Do you know that there silent diseases which can occur rarely but are potentially fatal? We call them ‘silent diseases’ because they are not apparent at birth. Yet, as the baby grows up, his normal physical and mental development is delayed or stunted, leading to severe mental retardation, growth deficiency, immune system impairment, poor muscle control, blindness, and even death.

Many of these diseases are inherited metabolic disorders, wherein the baby lacks a specific enzyme or hormone needed for chemical process to occur within living cells of the body. Because the signs and symptoms of these disorders are not evident during the early years of the child’s development, diagnosis comes late usually only after mental retardation has already kicked in. But this was then.

Researchers have developed blood tests that screen newborns for these disorders. Such scientific effort was made after experts found out that early detection of every disease will actually offer babies some long-term benefits. This is known as the newborn screening.

Within 48 hours of the baby’s birth, the heel of the baby is pricked to obtain a small sample of blood which is then placed on a piece of filter paper, allowed to dry, and sent to a laboratory for testing. The result of this screening test will take weeks. The manner of reporting the result of the test depends on the examining laboratory, but most of the time, the lab will call the physician in the case of abnormal results, while normal results will be sent through mail. If the test results come back abnormal, your baby will still undergo a confirmatory test through blood sample. Try not to panic because false positive results are possible, which most of the time, turn out to be normal after further testing.

When test results show that the baby has a birth defect, early diagnosis and treatment can make the difference between lifelong disabilities and healthy development. Take for instance the following conditions:

Congenital hypothyroidism. Most commonly identified by routine screening, affected babies don’t have enough thyroid hormone so that they develop slowing of growth and mental retardation. If detected early, the baby can be treated with hormone replacement and baby grows normally.

Phenylketonuria (PKU). Babies with this disorder can not process the amino acid phenylalanine which is present in almost all foods. This leads to the build up of phenylalanine in the blood, which causes brain damage. If detected early, the baby will be saved from mental retardation by simply putting the child on a low-phenylalanine diet by cutting out all high protein foods.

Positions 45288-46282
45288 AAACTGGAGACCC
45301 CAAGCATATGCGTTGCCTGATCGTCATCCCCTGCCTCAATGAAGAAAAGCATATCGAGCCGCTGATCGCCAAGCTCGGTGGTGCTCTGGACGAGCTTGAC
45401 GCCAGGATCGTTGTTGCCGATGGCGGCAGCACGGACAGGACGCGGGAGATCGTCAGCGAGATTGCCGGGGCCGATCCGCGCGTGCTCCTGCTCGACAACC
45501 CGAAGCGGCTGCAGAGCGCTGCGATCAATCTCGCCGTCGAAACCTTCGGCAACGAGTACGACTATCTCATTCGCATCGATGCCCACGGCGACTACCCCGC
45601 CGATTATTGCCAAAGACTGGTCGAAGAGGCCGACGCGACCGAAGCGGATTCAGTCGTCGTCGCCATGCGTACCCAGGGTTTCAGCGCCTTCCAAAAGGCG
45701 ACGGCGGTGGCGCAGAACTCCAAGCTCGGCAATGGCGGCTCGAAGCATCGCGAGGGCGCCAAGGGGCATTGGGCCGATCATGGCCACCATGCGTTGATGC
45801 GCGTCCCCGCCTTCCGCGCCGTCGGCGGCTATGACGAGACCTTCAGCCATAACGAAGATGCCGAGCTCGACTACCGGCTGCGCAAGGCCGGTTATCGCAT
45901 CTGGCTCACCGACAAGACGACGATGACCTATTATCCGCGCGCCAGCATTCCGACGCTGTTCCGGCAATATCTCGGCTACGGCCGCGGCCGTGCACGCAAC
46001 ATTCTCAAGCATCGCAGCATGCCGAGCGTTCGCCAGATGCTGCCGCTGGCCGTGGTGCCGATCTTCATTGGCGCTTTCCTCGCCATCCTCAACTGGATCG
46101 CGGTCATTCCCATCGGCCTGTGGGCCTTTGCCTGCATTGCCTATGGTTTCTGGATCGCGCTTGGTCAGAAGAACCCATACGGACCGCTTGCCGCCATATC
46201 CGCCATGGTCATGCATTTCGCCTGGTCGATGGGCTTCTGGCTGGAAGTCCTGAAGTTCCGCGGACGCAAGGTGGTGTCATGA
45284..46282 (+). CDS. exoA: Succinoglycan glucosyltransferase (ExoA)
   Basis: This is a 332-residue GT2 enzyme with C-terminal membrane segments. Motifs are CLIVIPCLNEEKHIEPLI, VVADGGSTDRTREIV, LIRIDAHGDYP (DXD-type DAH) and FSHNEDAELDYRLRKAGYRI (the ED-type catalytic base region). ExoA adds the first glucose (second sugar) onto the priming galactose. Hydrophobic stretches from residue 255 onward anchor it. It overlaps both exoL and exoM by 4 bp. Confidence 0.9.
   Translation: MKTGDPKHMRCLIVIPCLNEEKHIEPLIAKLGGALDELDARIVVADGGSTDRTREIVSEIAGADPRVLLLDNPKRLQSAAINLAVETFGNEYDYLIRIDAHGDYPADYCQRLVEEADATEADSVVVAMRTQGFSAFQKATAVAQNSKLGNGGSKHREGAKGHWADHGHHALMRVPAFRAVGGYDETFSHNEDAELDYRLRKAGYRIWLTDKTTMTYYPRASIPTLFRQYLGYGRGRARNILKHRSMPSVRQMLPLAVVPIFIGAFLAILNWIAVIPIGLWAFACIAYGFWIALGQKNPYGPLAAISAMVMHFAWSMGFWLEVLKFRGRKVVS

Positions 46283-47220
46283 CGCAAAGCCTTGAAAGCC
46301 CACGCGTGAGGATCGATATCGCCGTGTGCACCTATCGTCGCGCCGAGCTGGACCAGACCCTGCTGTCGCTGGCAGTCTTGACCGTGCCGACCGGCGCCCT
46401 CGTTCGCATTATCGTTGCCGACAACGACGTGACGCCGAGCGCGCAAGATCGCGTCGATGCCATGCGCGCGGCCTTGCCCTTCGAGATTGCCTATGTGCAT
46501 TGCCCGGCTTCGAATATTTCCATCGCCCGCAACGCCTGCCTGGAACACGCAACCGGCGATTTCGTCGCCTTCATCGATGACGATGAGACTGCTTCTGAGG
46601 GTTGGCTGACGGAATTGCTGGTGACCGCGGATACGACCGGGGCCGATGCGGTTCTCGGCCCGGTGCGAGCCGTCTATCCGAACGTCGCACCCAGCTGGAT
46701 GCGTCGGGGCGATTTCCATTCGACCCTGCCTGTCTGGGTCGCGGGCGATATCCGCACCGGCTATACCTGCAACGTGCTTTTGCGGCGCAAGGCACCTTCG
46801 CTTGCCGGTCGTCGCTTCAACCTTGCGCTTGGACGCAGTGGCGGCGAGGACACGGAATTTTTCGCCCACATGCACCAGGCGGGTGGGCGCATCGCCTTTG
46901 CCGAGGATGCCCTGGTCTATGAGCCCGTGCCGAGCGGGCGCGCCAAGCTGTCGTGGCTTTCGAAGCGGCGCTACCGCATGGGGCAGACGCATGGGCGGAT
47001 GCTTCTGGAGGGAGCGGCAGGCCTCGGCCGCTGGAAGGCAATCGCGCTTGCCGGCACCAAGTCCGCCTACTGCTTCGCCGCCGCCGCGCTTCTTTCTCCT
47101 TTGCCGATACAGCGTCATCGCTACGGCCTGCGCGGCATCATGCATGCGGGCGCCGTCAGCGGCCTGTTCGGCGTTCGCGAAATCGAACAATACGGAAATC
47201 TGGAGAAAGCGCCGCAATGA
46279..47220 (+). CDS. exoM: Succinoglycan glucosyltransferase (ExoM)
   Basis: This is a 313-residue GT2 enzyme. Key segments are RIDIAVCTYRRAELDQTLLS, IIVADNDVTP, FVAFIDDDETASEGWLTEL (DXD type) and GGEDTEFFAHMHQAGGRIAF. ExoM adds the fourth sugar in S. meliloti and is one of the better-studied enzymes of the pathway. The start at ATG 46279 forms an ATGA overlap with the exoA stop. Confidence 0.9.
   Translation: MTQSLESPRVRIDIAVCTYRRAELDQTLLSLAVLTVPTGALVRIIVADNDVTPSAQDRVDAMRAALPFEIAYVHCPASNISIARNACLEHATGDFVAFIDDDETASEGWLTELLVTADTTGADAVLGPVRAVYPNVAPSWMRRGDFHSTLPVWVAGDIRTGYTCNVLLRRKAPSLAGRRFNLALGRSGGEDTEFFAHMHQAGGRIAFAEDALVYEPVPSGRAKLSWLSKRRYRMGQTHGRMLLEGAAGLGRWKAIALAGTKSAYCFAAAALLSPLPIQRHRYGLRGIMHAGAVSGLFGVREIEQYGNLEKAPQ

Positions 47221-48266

Galactosemia. Babies having this disorder can not convert galactose (sugar found in milk) into glucose in order to be used by the body. Galactose builds up causing blindness, mental retardation and even death during infancy. This can be prevented by just eliminating milk and other dairy products from the baby’s diet.

Sickle cell disease. This is an inherited blood disorder wherein the baby’s red blood cells assume abnormal shapes causing damage to vital organs, and placing the baby at risk for life-threatening bacterial infections. If detected early, doctors are alerted to begin antibiotic prophylaxis before infections set in.

Congenital adrenal hyperplasia. Babies with this disorder lacks hormones that can affect the development of external genitalia. Babies can also die due to loss of salts in the kidneys. If diagnosed early, babies can be treated through life-long supplementation of the missing hormones.

There are a lot more metabolic disorders that can be detected in newborn screening. However, it should be understood that there is no current federal standard as to which disorders newborns are tested. Screening varies widely from different states. It is best to ask your health care provider which tests are routinely done in your state.

According to the Center for Disease Control, at least 4 million babies in the US are tested each year, of which 5,000 severe diseases are detected in newborns. Today, thousands of children are living healthy and productive lives in spite of their underlying metabolic condition as a result of newborn screening.